After 16 years with my employer, today was my last day. It was also the last day for my colleagues. It was a good run, but I’m excited to see what the future holds!
I’ve been very quiet of late, preparing for something I expect will finally happen around the end of this month.
Shortly after, I intend to be back in force. As I prepare, if there are any topic areas I’ve touched on that are particularly interesting to you, please let me know.
I co-taught SAFe PO-PM training with a colleague the last two days, the first training I’ve done in a long time. It was such a great time! We had a very engaged class that was asking really good questions. It reminded me of the parts of my job I really love. I’m still exhausted (as an extreme introvert, training really wipes me out), but it’s completely worth it. 👍🏻
There has to be some way to disable the Caps Lock key on my Smart Keyboard Folio. I can’t imagine a single scenario where I want it active and yet I hit it nearly daily.
“We, … in knowledge management and strategy work, hire experts and consultants to tell us how the world works instead of figuring it out ourselves. We outsource the legwork.”
Boy does that hit home.
Excellent thread by @andy_matuschak on measures and ideas. Make sure to read the blog post at the end as well. He covered what I was about to write, only much better.
New iPad ordered, but this was by far the hardest time I’ve had hitting buy. The prices have really crept up.
“Agile” does not simply mean “doing a project faster.” If that’s what you take away from prior experiences, I’d suggest you either didn’t experience true agile, or didn’t really understand what you saw.
It is a lot harder to sell, but a slow “transformation” sure seems more sustainable.
If you view a framework as a potential end state, you’ll see its flaws. If you view it instead as a potential next state, you’ll see its virtues.
I recently finished @alshalloway’s Flex Essentials course. It’s worth the price of admission just for the MBI concept, which has changed how I coach areas attempting to scale. Recommended.
“Reflective practitioners” - I like that term.
If you view a working framework as a possible end state, you will find its flaws.
If you view that framework as a possible next state to something better, you will see its virtues.
Apple ID needs a place to continually push their miniaturization skills at scale. Having the Watch and AirPods gives them that outlet. I’m convinced this is why we’re now seeing improved battery life instead of thinner iPhones.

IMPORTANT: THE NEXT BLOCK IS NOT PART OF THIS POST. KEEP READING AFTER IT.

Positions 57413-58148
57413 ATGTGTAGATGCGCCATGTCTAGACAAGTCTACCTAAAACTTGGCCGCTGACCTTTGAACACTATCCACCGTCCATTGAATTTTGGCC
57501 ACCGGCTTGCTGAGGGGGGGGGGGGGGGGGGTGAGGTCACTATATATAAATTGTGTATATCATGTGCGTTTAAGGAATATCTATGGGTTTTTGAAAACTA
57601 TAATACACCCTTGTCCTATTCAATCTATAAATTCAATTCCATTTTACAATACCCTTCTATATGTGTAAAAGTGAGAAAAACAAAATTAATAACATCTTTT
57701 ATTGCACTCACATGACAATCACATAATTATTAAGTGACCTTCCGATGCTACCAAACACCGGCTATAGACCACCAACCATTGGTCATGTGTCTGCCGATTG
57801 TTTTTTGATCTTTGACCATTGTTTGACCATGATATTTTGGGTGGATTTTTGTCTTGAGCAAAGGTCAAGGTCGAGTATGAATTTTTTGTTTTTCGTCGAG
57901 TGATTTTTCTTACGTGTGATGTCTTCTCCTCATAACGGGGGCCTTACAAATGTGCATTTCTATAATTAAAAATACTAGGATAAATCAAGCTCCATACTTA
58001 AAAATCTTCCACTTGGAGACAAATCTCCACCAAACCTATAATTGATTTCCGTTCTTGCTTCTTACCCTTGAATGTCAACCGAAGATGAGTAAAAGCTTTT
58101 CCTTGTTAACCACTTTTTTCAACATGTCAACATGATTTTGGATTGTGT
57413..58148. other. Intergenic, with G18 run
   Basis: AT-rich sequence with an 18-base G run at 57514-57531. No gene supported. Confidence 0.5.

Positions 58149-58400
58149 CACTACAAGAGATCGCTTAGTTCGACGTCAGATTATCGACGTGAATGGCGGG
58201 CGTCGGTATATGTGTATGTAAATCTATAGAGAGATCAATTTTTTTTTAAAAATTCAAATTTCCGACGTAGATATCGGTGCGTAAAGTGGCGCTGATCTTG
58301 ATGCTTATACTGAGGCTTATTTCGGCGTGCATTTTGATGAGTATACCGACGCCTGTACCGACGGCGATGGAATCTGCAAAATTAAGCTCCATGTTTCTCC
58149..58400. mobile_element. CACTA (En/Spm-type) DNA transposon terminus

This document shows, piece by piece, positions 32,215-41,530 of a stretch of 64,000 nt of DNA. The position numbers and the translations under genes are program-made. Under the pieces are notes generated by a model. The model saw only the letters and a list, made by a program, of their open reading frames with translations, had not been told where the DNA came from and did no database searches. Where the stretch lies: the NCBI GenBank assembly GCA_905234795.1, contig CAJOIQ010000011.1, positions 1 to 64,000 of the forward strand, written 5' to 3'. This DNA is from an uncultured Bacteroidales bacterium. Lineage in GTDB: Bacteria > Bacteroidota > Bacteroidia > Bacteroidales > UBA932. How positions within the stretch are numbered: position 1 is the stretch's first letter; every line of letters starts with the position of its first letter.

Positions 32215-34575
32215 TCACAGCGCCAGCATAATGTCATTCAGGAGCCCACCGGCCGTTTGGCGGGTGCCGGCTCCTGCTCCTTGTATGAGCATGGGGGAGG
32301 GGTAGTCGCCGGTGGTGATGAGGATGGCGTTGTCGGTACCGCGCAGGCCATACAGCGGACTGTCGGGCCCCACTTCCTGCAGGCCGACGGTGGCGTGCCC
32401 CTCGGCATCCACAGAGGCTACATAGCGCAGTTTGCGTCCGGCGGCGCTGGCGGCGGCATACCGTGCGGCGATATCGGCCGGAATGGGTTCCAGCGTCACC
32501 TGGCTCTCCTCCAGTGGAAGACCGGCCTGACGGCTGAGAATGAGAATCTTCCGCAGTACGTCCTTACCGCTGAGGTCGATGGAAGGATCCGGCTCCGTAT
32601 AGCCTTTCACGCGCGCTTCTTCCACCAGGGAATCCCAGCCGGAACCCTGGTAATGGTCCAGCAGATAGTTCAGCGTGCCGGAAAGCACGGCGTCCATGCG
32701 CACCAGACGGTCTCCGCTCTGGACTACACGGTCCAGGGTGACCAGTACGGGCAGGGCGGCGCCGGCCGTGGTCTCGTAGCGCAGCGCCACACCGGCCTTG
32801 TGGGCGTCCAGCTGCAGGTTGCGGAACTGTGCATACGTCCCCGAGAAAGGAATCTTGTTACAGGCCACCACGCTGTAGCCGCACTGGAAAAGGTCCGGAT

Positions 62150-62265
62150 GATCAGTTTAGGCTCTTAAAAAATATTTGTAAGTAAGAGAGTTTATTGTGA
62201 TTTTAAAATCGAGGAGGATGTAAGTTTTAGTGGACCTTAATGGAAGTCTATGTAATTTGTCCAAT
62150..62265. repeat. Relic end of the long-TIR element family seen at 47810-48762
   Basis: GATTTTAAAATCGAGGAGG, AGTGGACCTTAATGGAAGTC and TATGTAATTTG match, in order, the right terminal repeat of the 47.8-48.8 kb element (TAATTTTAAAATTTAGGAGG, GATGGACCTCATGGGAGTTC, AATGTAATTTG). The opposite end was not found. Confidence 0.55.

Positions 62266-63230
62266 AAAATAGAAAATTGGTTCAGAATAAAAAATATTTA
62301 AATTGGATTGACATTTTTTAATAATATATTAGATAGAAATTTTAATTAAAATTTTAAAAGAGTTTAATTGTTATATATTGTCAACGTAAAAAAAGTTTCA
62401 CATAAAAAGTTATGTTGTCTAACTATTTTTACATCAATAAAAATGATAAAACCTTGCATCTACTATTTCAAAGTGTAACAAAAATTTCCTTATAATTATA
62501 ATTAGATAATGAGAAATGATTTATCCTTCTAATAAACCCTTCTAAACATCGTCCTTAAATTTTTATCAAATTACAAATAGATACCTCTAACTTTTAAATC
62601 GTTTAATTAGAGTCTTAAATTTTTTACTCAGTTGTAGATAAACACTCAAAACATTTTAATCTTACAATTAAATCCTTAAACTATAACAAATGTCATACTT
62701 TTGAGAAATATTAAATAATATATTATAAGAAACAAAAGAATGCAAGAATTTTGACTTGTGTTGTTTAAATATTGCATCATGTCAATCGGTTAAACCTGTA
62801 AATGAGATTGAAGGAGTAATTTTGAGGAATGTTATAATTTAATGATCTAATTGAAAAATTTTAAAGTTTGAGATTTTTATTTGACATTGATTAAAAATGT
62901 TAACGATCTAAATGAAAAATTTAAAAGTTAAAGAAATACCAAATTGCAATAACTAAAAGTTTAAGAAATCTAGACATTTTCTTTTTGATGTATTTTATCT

(Hot takes all, I know.) 🔥
Some nice updates at the iPhone X S event today, but the two things that stood out to me: * Apple’s chip design team seems insanely great * Apple’s really laying the groundwork for their glasses project brick by brick
I recently watched Babylon 5 through for the first time. Takes a little while to get into, but fairly compelling once you do. It does take some time to adjust to the early CGI work though.
“Let us redefine progress to mean that just because we can do a thing, it does not necessarily mean we must do that thing.”
This has been running through my head a lot lately.
Learning Builds Systems: Excellent post by @ourfounder.
I also have found reading outside my primary discipline to be extremely valuable. Some of the most helpful things I’ve learned have come from making connections to seemingly unrelated fields.
The best thing I can say about the book The Living Company is that it changed my thinking in ways I didn’t expect. What more can you ask of a book? I don’t agree with everything, but definitely recommended.
Much as I like micro.blog hosting, I’m considering moving to Wordpress so I can do more complex things, like tagging. There aren’t a huge number of use cases that I have for it, but it would be convenient.
If you view a framework as an end state, there will always be reasons to reject it as a less-than-perfect option. If instead you view it as the next state, you can have a more productive conversation about the benefits and drawbacks of moving to that framework next.
I’ve noticed recently I don’t think in terms of unintended consequences much anymore. I do think a lot more about how the system would react to an intervention. Pondering to what degree these concepts overlap and how much I might be missing because of this shift. 🤔
“In fact, it is emotionally difficult, in most companies, even to relax the emphasis on control. Managers who are doers…feel an emotional pull toward exercising power and domination, and they fear the chaos and uncertainty that come with letting go of the reins.”
“[B]eneath the rhetoric about ‘empowerment,’ most managers trust themselves infinitely more than they trust anybody else. They will have to live or die with the consequences.”
That is a perfect summation of the core problem.